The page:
Sun Cup

Sun Cup © EKennedy

Sun Cups, Golden-eggs
Taraxia ovata

Description (Jepson,

  • Eudicotyledon
    • Eudicots are a major lineage of flowering plants; see family for general characteristics
  • Evening Primrose Family (Onagraceae)
  • Fleshy, low-growing perennial
    • Grows from a thick taproot
  • Leaves are wide and wavy-edged, with pointed tips
    • Arranged in a basal rosette
    • Prominent white or reddish central veins
  • Flowers
    • Inflorescence (flower arrangement) of single flowers atop long floral tubes
    • Flower parts in fours
      • 4 bright yellow petals
      • 4 sepals (usually green, outer flower parts), which fold back (reflex)
      • 8 stamen (male flower parts), with cobweb-like, sticky pollen
      • Pistil (female flower part) with prominent ball-shaped stigma (pollen-receiving structure) slightly extending beyond the stamens
    • Typical flower stem is absent
      • Instead, the hypanthium (floral cup formed from the fusion of petals, sepals, and stamens) lengthens into a long, sterile tube (≤ 6 in.), which encloses an extension of the ovary
    • Ovary inferior (below the attachment of other flower parts)
  • Fruit is a capsule (a dry, multi-chambered fruit that splits open at maturity) that retains the long, sterile extension of the ovary tip
Flower © EKennedy


  • Native to California
    • Grows in grasslands, generally in clay soil
    • See Calflora for statewide observations of this plant
  • Outside of California, grows on the southwest coast of Oregon
  • Grows at elevations to 5,600 ft.

Uses (San Mateo County Parks prohibits removal of any natural material)

  • Wildlife
    • Pollen source for select species of small bees (Wagner 2007)
      • Pollen has cobweb-like (viscin) threads
      • Many bees who pollinate plants in the Evening Primrose family have evolved specialized hairs to transport the sticky pollen (Thorp 1979)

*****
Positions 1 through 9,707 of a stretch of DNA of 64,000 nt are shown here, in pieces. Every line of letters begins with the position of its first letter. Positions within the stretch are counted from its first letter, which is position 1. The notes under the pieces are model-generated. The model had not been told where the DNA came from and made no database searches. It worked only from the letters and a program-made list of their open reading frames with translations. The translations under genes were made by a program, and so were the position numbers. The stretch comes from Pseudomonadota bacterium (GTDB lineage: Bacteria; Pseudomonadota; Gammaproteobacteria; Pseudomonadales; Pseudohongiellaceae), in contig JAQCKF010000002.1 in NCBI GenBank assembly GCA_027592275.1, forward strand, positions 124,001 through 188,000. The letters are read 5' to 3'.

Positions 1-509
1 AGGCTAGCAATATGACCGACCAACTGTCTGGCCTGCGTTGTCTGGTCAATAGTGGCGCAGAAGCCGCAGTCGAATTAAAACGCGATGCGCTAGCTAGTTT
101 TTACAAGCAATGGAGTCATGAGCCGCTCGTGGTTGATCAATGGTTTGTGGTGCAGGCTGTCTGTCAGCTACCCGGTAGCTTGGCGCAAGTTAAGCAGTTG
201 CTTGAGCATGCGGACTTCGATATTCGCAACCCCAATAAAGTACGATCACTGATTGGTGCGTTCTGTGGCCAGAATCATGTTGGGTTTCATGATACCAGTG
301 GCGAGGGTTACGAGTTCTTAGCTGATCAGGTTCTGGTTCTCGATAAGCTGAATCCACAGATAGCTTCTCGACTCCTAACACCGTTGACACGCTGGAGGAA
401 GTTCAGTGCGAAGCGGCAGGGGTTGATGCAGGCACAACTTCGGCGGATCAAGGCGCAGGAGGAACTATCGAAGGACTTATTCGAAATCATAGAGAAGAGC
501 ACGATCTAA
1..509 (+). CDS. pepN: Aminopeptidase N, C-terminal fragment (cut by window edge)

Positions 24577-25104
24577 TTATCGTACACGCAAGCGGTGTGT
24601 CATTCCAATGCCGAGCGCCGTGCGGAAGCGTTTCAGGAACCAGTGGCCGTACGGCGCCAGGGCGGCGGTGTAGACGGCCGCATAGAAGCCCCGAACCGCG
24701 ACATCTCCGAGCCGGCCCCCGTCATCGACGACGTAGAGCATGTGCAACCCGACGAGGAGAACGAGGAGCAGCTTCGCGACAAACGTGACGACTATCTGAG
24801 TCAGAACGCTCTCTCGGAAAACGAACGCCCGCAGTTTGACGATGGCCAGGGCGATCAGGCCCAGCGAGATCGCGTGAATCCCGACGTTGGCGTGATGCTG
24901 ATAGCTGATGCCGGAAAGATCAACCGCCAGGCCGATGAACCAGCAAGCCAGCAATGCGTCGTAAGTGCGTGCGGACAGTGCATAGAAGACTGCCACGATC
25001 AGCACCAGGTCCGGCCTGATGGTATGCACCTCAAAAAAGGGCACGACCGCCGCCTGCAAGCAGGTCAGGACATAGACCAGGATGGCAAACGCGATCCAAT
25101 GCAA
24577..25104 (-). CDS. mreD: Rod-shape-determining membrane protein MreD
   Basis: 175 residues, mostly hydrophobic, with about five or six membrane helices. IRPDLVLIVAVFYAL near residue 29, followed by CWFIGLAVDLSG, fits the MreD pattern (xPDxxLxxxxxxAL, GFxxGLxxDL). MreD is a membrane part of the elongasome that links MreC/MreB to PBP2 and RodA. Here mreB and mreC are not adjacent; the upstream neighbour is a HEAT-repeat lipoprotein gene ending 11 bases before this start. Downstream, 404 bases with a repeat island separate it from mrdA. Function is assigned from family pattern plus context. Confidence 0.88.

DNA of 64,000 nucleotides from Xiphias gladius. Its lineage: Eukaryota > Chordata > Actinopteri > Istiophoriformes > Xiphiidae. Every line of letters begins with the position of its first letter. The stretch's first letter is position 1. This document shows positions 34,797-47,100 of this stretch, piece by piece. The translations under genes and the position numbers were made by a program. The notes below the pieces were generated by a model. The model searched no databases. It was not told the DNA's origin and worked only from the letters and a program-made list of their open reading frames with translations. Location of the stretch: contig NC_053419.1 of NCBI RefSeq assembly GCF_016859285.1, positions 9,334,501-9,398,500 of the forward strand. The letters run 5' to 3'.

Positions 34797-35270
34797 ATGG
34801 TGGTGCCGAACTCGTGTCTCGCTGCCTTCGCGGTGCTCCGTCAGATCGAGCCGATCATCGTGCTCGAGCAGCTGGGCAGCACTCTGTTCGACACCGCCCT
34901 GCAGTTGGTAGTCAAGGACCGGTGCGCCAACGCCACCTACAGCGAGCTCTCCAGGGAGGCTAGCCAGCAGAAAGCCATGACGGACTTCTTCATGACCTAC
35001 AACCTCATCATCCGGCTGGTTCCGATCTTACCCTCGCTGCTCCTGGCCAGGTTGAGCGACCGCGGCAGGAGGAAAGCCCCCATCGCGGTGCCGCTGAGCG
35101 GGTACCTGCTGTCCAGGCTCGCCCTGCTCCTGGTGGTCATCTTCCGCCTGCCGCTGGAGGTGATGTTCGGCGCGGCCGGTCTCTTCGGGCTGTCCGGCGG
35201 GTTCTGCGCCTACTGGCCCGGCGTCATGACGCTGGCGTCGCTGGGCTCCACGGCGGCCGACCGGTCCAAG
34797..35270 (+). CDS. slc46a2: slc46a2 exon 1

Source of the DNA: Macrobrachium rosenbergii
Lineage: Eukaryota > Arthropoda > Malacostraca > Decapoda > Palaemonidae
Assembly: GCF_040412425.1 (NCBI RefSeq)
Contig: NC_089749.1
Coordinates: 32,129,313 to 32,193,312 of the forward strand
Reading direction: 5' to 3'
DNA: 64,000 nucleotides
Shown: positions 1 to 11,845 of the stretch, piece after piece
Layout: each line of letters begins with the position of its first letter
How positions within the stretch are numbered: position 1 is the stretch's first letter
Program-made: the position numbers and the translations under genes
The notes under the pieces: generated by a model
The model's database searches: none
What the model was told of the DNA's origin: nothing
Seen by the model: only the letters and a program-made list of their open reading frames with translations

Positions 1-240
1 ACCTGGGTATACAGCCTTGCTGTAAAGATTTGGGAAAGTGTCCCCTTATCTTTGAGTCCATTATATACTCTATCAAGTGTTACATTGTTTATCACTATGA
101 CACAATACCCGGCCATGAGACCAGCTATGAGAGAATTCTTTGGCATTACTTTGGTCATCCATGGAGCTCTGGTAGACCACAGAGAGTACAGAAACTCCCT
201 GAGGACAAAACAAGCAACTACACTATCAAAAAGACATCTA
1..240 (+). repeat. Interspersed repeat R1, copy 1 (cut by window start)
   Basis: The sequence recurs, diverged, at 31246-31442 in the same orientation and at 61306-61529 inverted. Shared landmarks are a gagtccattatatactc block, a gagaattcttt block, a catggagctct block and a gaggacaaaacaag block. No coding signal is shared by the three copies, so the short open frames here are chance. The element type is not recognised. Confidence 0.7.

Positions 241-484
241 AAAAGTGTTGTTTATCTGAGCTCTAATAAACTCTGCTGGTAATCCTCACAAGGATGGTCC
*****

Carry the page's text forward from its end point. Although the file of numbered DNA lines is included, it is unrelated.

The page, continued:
• Native people
    • Ate the leaves raw, boiled, or steamed

Name Derivation

  • Taraxia (tar-AX-ia) – referring to the leaves, which are similar to those of hawkbit, Leontodon taraxacoides (now L. saxatilis), in the Sunflower family
    • taraxacoides – from the Greek for “resembling taraxacum,” the genus of the common, non-native dandelion
      • taraxacum – from the Greek taraxia, of disputed origin, possibly from the Persian for “bitter herb” or the Greek for “eye-disorder cure”
  • ovata (oh-VAT-ah) – from the Latin ovatus, “oval,” from ovum, “egg,” referring to the oval-shaped leaves or petals
  • Sun cup – a number of species in the Evening Primrose family with yellow flowers share the common name sun cup


  • Flowers in this genus open at dawn
    • Species in the Evening Primrose family open either at dawn or dusk
    • This process is an example of nyctinasty, which refers to diurnal and nocturnal changes (single or repetitive) exhibited by the leaves and flowers of some plants (van Doorn 2003)
  • Because yellow flowers reflect ultraviolet light more strongly than flowers of other colors, they attract pollinators, like bees, that perceive ultraviolet light (Klomberg 2019)
  • The fertile part of the ovary is often underground
    • Location may protect the developing fruit from browsers (Mitchell 2017)
    • Ants or cracks in the clay soil, where it frequently grows, may aid seed dispersal (Corelli 2005)
  • Since 1840 this species has been placed in various genera, including Oenothera, Taraxia, and Camissonia

At Edgewood

  • Found in grasslands
  • Flowers February – June

See General References

Specific References

Cane, J.H. and S.D. Sipes. 2006. Characterizing floral specialization by bees: Analytical methods and a revised lexicon for oligolecty. N.M. Waser and J. Ollerton (Eds.). Plant-Pollinator Interactions: From Specialization to Generalization. University of Chicago Press, Chicago, Illinois. Pp. 99-122.

Klomberg, Y., et al. The role of ultraviolet reflectance and pattern in the pollination system of Hypoxis camerooniana (Hypoxidaceae). AoB PLANTS 11(5). Oxford Academic.

Mitchell, M. 2017. Onagraceae: Evening-primrose family — Suncups & primroses. Monterey County Wildflowers, Trees, and Ferns — A Photographic Guide.

Thorp, R. 1979. Structural, behavioral, and physiological adaptations of bees (Apoidea) for collecting pollen. Annals of the Missouri Botanical Garden 66: 788-812.

van Doorn, W.G. and U. van Meeteren. 2003, Aug. 1. Flower opening and closure: A review. Journal of Experimental Botany 54: 1801-1812. Oxford Academic.

Wagner, W., P. Hoch, and P. Raven. 2007. Revised classification of the Onagraceae. Systematic Botany Monographs 83: 1-240.